Episode 19 of the podcast is now live.
As we live through unusual times, I’ve noticed several things about my making.
There is definitely a retreat to familiar.
In my knitting I am embracing patterns that I know work for me, like Louleigh’s simple Socks with holes in or Andi Satterlund’s Crumb cardigan, which is an updated version of her Miette cardigan of old. I also find myself seeking out comfortably familiar yarns whose performance I know and enjoy, like Rosa Pomar’s Mondim wool and the delicious woollen spun yarns by Uist Wool.
In my sewing, I’m working with tried and tested patterns too but tweaking them very slightly to create the semblance of more variety without the need for much brain power. Like a top version of the Trapeze Dress and a variety of shirts based on the Francine Top, both patterns by Merchant & Mills.
Sewing during this time, much like knitting, is partly an act of relaxation and partly a way to continue to support companies that I want to survive the economic fall-out of this pandemic. Obviously, like many people I am watching the pennies though, so I share some thoughts on fabric efficiency, something that makes both economic and environmental sense.
As measures to limit the impact of COVID-19 kick in, there has been a lack of and lag in goods and services, which are having an indirect impact on my making, or rather they are making me even more aware than usual of the usefulness of what we often dismiss as waste.
They are also stirring me to get a move on with some of the practical re-making/recycling projects that I had planned for sometime but always got set aside as there was a more interesting or elegant make to work on, like converting some useless pillows into functional cushion pads.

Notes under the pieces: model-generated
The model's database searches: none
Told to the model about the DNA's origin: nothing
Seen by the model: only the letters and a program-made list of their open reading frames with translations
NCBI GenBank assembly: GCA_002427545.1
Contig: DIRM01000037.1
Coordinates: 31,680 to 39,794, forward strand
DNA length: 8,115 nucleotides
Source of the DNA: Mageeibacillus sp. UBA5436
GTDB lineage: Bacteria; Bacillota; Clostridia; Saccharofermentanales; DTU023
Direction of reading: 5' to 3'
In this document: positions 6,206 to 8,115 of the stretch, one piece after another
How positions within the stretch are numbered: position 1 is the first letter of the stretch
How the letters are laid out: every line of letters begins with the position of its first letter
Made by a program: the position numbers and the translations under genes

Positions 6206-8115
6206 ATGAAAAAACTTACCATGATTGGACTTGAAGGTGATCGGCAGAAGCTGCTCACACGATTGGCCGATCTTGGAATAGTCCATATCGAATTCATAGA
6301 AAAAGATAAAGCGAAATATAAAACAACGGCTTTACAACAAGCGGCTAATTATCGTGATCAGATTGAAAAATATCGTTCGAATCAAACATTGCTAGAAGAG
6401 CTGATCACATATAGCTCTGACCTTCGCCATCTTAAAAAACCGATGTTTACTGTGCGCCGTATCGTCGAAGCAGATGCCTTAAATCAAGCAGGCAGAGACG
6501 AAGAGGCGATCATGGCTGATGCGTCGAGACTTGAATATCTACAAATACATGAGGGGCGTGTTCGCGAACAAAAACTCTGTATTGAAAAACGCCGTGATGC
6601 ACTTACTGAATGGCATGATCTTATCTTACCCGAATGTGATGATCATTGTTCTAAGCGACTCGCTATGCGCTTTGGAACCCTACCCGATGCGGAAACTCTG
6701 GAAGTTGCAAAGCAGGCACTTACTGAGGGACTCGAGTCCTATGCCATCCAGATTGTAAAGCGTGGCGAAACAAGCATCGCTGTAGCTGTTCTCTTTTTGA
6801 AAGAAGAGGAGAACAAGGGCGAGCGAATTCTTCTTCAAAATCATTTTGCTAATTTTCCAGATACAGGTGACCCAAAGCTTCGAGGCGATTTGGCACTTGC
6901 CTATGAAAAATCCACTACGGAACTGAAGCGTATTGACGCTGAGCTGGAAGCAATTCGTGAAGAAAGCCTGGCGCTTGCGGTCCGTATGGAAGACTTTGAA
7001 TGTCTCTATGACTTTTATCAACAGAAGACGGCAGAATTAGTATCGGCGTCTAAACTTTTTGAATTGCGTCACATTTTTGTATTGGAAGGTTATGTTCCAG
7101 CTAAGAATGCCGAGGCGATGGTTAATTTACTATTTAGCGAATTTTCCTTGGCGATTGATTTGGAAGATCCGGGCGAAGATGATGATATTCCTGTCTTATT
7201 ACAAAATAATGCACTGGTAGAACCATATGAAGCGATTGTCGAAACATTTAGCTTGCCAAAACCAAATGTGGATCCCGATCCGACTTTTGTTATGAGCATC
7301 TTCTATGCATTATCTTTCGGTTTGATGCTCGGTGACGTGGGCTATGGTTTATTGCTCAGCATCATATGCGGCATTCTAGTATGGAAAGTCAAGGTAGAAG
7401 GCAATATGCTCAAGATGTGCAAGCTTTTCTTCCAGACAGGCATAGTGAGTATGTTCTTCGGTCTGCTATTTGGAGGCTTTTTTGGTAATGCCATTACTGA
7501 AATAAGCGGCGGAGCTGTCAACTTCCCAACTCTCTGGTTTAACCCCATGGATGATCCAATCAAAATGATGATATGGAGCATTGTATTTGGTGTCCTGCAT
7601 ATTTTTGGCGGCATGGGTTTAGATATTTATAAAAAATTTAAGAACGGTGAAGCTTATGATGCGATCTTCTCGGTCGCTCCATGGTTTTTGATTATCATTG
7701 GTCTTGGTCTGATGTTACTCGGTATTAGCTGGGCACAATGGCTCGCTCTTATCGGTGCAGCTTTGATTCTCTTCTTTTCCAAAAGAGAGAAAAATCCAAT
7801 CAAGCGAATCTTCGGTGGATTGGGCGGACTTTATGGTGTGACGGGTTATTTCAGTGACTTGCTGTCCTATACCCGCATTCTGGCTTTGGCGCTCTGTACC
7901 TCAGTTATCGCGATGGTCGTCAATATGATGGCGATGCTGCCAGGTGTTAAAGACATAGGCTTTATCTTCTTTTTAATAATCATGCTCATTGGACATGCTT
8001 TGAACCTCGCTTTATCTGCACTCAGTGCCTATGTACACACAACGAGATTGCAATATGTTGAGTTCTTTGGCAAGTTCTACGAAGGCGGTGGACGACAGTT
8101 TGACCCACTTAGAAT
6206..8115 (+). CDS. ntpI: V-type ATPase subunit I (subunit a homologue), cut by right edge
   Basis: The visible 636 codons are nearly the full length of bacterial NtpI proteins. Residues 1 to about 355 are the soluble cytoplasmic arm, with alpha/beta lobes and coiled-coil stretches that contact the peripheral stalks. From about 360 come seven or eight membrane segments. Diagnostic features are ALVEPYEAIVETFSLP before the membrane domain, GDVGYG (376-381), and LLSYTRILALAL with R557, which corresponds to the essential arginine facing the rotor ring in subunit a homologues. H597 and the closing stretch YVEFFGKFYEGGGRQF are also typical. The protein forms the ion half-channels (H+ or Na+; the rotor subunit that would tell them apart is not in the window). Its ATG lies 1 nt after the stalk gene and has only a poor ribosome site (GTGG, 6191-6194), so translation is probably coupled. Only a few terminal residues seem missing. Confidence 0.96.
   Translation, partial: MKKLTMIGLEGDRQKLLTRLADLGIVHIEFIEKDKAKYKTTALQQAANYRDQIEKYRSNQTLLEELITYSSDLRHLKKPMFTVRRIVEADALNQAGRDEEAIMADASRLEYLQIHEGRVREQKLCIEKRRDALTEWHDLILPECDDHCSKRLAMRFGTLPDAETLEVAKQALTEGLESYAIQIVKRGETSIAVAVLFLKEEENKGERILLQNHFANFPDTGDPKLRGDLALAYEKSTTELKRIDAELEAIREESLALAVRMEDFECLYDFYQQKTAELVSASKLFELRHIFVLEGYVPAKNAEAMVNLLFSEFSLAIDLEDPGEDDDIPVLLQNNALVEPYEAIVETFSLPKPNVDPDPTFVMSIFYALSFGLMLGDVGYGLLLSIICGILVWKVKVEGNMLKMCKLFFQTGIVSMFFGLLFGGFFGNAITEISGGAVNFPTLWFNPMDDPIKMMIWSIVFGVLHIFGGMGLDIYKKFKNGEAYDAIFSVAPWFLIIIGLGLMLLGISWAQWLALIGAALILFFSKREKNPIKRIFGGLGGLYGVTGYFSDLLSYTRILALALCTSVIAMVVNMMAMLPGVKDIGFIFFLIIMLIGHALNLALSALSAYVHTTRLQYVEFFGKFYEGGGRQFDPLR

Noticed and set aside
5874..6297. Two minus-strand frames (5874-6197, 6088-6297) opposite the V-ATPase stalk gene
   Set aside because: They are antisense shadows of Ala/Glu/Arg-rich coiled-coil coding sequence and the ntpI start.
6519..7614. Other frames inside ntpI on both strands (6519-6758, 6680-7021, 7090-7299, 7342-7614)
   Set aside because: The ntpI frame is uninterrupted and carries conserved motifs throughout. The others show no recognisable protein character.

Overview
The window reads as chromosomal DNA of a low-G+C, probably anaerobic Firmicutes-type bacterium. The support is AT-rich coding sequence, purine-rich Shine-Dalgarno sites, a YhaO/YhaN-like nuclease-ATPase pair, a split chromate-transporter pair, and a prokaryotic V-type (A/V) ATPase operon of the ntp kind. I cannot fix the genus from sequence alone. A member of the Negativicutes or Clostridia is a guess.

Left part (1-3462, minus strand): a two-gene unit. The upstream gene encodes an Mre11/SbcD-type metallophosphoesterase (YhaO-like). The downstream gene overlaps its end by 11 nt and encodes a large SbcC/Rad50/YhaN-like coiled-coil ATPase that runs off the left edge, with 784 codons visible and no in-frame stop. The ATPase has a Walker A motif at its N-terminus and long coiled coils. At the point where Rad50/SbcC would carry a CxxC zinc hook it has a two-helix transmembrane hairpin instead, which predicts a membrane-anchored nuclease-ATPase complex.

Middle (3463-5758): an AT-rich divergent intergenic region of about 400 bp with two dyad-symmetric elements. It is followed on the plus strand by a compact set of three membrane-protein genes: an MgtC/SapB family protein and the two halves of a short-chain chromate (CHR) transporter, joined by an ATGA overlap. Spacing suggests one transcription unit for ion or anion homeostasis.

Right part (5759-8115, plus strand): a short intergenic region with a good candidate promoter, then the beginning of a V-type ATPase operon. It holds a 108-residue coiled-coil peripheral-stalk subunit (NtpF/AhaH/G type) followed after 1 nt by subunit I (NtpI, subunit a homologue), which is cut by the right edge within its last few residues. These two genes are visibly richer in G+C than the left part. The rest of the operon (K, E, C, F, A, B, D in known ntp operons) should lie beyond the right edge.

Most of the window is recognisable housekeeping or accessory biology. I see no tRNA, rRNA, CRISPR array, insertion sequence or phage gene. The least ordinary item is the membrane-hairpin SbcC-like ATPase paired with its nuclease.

This type of re-making project is timely a reminder that making involves more than just skill and execution. It also involves developing the judgment and self-kindness to know when and where corners can or need to be cut as done is better than perfect, a useful reminder for somebody with perfectionist tendencies.
I also share some resources that speak to curiosity and experimentation, which are fascinating and inspiring but also reassuring evidence of how many people are grappling with concerns about the environmental impact of human activity.
The first is The Sustainability Programme by the London Alternative Photographic Collective (Instagram: @londonaltphoto). This artist led research and training programme centres on four themes (Recycle, Remove, Repurpose, Remake). It explores a range of issues related to the environmental impact of darkroom practices and experiments with alternative materials, including herbal developers.
The other gem is Materiom (Instagram: @materiom_), an open source recipe book of natural materials. It shares recipes for materials based on local, abundantly available biomass (often in the form of waste materials) aimed at the lay man rather than specialised laboratory scientists with the view to encouraging a more regenerative circular economy. One recipe in particular has piqued my interest and has me wondering about its viability for a natural version of Jelly Shoes…